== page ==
MA­CLEOD, Fr. Gre­gory Jerome

Cape Breton Post - - In Memoriam -

We re­gret to an­nounce the pass­ing of Fa­ther Gre­gory Jerome Ma­cLeod, 81, on Wed­nes­day, May 3rd, 2017, in Syd­ney, NS.

Born in Syd­ney Mines on Novem­ber 24, 1935, he was the son of the late John T. and Rose (Turner) Ma­cLeod.

He re­ceived his early ed­u­ca­tion from the able hands of the Sis­ters of Notre Dame in Syd­ney Mines.

He was or­dained to the priest­hood on May 27th, 1961. He served in sev­eral parishes for a year, firstly with Fa­ther Michael Gil­lis in Stel­lar­ton, from whom he first learned the social teach­ings of the church as be­ing put in prac­tice at the parish level. He was ap­pointed to teach at Xavier Ju­nior Col­lege. From there he went to the Univer­sity of Lou­vain in Bel­gium where he ob­tained a doc­tor­ate in Phi­los­o­phy, con­tin­u­ing with post-doc­toral stud­ies at Ox­ford Univer­sity in Eng­land. When he re­turned to teach at Xavier Col­lege in 1969, he quickly be­came in­volved in the eco­nomic prob­lems of the area. He was the founder of New Dawn En­ter­prises in Syd­ney, New Deal De­vel­op­ment in Syd­ney Mines, BCA with its var­i­ous sub­sidiaries, and the Tomp­kins In­sti­tute. These in­sti­tu­tions gave birth to a num­ber of projects and com­pa­nies too nu­mer­ous to men­tion. From the time of his surgery for can­cer to the time of his death three months later, he con­tin­ued com­plet­ing projects and ini­ti­ated sev­eral new ones.

He was in­ti­mately in­volved in the strug­gle to grow Xavier Ju­nior Col­lege into the Univer­sity Col­lege of Cape Bre­ton, as well as the strug­gle to main­tain the Coast Guard Col­lege in Cape Bre­ton.

His work spilled into other coun­tries, most no­tably in the Yucatan re­gion of Mex­ico, where a num­ber of com­mu­nity projects credit him as their vi­sion­ary founder. He was an avid pro­moter of Cape Bre­ton mu­sic and cul­ture, and the jovial host of his house ceilidhs, where hun­dreds of mu­si­cians joy­fully played over a pe­riod of some 40 years. He was a friend of both Mi’kmaq and Aca­dian Cul­tures and played a ma­jor hand in the de­vel­op­ment of Mi’kmaq stud­ies at the Univer­sity Col­lege of Cape Bre­ton.

Fa­ther Greg was an in­ter­na­tion­ally re­spected writer on the topic of com­mu­nity de­vel­op­ment. His works were trans­lated into Span­ish, Ja­panese and Korean. On the oc­ca­sion of the launch­ing of one of his books in South Korea, he was made a hon­ourary cit­i­zen. He was the re­cip­i­ent of the Or­der of Canada, as well as of hon­ourary de­grees from Dal­housie Univer­sity, The At­lantic School of The­ol­ogy and Saint Fran­cis Xavier Univer­sity He is sur­vived by sis­ter, Bev (Mitche­li­tis) (John Dan), Syd­ney Mines; brother, Jack (Anita), In­go­nish; and sev­eral nieces and neph­ews.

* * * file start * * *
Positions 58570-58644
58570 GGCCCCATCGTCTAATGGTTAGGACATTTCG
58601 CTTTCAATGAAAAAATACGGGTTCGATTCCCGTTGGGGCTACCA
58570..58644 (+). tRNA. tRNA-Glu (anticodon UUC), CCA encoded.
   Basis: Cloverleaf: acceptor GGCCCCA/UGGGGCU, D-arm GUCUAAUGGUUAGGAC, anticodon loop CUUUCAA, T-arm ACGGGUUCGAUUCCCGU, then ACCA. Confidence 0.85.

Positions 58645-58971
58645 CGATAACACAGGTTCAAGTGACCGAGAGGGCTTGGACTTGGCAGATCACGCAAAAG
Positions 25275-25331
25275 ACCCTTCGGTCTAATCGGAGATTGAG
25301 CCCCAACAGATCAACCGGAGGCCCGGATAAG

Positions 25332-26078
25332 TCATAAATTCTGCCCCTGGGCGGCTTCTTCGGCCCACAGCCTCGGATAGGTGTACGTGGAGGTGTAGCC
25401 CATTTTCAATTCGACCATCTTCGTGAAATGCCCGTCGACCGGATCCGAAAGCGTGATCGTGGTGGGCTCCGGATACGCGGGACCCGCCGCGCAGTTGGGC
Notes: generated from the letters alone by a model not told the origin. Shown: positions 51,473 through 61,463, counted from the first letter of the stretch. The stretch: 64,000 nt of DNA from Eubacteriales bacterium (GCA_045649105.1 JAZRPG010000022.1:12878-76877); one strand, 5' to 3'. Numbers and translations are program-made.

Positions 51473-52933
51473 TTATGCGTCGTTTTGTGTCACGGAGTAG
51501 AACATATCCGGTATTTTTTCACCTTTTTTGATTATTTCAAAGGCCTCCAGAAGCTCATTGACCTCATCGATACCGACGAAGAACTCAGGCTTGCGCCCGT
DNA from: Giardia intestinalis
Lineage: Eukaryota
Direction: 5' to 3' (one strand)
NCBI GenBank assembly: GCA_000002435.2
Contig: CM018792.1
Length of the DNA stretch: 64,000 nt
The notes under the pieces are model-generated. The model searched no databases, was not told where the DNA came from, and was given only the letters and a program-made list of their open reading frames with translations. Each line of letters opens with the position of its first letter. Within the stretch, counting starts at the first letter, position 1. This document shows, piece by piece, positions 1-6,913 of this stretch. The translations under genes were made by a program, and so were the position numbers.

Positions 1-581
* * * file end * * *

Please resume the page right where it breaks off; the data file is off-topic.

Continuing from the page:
Be­sides his par­ents, he was pre­de­ceased by his broth­ers, Melvin, Michael, Bob, Jim, Bill, and a sis­ter, Theresa.

Visi­ta­tion will be held at Mem­ber­tou Trade and Con­ven­tion Cen­tre on Thurs­day, May 11, 2017, from 2-4 p.m. & 7-9 p.m. The fu­neral liturgy will be held at Cape Bre­ton Univer­sity Canada Games Com­plex, on Sunday, May 14, at 2 p.m., with a re­cep­tion to fol­low.

Me­mo­rial mass with com­men­da­tion will be held at Holy Fam­ily Catholic Church in Syd­ney Mines on Mon­day, May 15, 2017 at 11 a.m. with a re­cep­tion to fol­low in the parish hall. The re­mains will be re­ceived at 10 a.m. in the church if you would like to pay your re­spects be­fore mass.

In lieu of flowers, please send do­na­tions to the Hospice Pal­lia­tive Care So­ci­ety of Cape Bre­ton.

The fam­ily would like to thank all friends, med­i­cal per­sons and lay per­sons who pro­vided care and com­pas­sion which brought Fa­ther Greg peace and com­fort dur­ing his ill­ness.

Fu­neral ar­range­ments are un­der the care and di­rec­tion of J. M. Jobes Fu­neral Home, 635 Main St., Syd­ney Mines. Ex­pres­sions of sym­pa­thy may be for­warded to his fam­ily at www. jmjobesfu­ner­al­home.com.

A re­tired pro­fes­sor at CBU and dear friend of Fa­ther Greg’s, Dr. Har­vey Johnston, has summed up the world view un­der­pin­ning Greg’s ap­proach in a yet to be pub­lished book as fol­lows:

At times, our ac­tions can leave the world in a bet­ter state than we found it.

When it is within our ca­pac­ity to act in these ways, we have a re­spon­si­bil­ity to do so. This is a moral im­per­a­tive.

The greater one’s ca­pac­ity to bring about such pos­i­tive change, the greater one’s re­spon­si­bil­ity to act.

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